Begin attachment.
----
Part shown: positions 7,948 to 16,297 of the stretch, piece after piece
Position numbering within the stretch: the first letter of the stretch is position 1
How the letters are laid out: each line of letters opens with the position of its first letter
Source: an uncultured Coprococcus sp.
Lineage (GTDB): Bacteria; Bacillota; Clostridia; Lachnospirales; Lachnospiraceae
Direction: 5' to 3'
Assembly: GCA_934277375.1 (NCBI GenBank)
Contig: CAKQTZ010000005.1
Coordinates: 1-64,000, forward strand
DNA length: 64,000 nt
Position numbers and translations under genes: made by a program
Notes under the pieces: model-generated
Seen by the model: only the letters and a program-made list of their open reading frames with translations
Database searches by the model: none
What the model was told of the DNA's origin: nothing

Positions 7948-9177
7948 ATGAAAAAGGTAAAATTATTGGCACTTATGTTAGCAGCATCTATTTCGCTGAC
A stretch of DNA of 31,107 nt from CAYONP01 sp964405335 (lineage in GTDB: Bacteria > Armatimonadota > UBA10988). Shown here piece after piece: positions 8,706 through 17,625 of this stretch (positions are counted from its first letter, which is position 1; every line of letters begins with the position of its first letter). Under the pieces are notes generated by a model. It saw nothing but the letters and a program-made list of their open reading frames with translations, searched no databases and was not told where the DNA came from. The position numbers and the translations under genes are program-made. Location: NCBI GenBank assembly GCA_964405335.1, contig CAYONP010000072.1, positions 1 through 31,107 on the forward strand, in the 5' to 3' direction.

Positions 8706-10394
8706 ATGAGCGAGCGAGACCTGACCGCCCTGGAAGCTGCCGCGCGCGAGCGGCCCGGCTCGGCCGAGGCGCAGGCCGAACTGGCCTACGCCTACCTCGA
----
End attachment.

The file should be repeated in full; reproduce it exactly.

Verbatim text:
Part shown: positions 7,948 to 16,297 of the stretch, piece after piece
Position numbering within the stretch: the first letter of the stretch is position 1
How the letters are laid out: each line of letters opens with the position of its first letter
Source: an uncultured Coprococcus sp.
Lineage (GTDB): Bacteria; Bacillota; Clostridia; Lachnospirales; Lachnospiraceae
Direction: 5' to 3'
Assembly: GCA_934277375.1 (NCBI GenBank)
Contig: CAKQTZ010000005.1
Coordinates: 1-64,000, forward strand
DNA length: 64,000 nt
Position numbers and translations under genes: made by a program
Notes under the pieces: model-generated
Seen by the model: only the letters and a program-made list of their open reading frames with translations
Database searches by the model: none
What the model was told of the DNA's origin: nothing

Positions 7948-9177
7948 ATGAAAAAGGTAAAATTATTGGCACTTATGTTAGCAGCATCTATTTCGCTGAC
A stretch of DNA of 31,107 nt from CAYONP01 sp964405335 (lineage in GTDB: Bacteria > Armatimonadota > UBA10988). Shown here piece after piece: positions 8,706 through 17,625 of this stretch (positions are counted from its first letter, which is position 1; every line of letters begins with the position of its first letter). Under the pieces are notes generated by a model. It saw nothing but the letters and a program-made list of their open reading frames with translations, searched no databases and was not told where the DNA came from. The position numbers and the translations under genes are program-made. Location: NCBI GenBank assembly GCA_964405335.1, contig CAYONP010000072.1, positions 1 through 31,107 on the forward strand, in the 5' to 3' direction.

Positions 8706-10394
8706 ATGAGCGAGCGAGACCTGACCGCCCTGGAAGCTGCCGCGCGCGAGCGGCCCGGCTCGGCCGAGGCGCAGGCCGAACTGGCCTACGCCTACCTCGA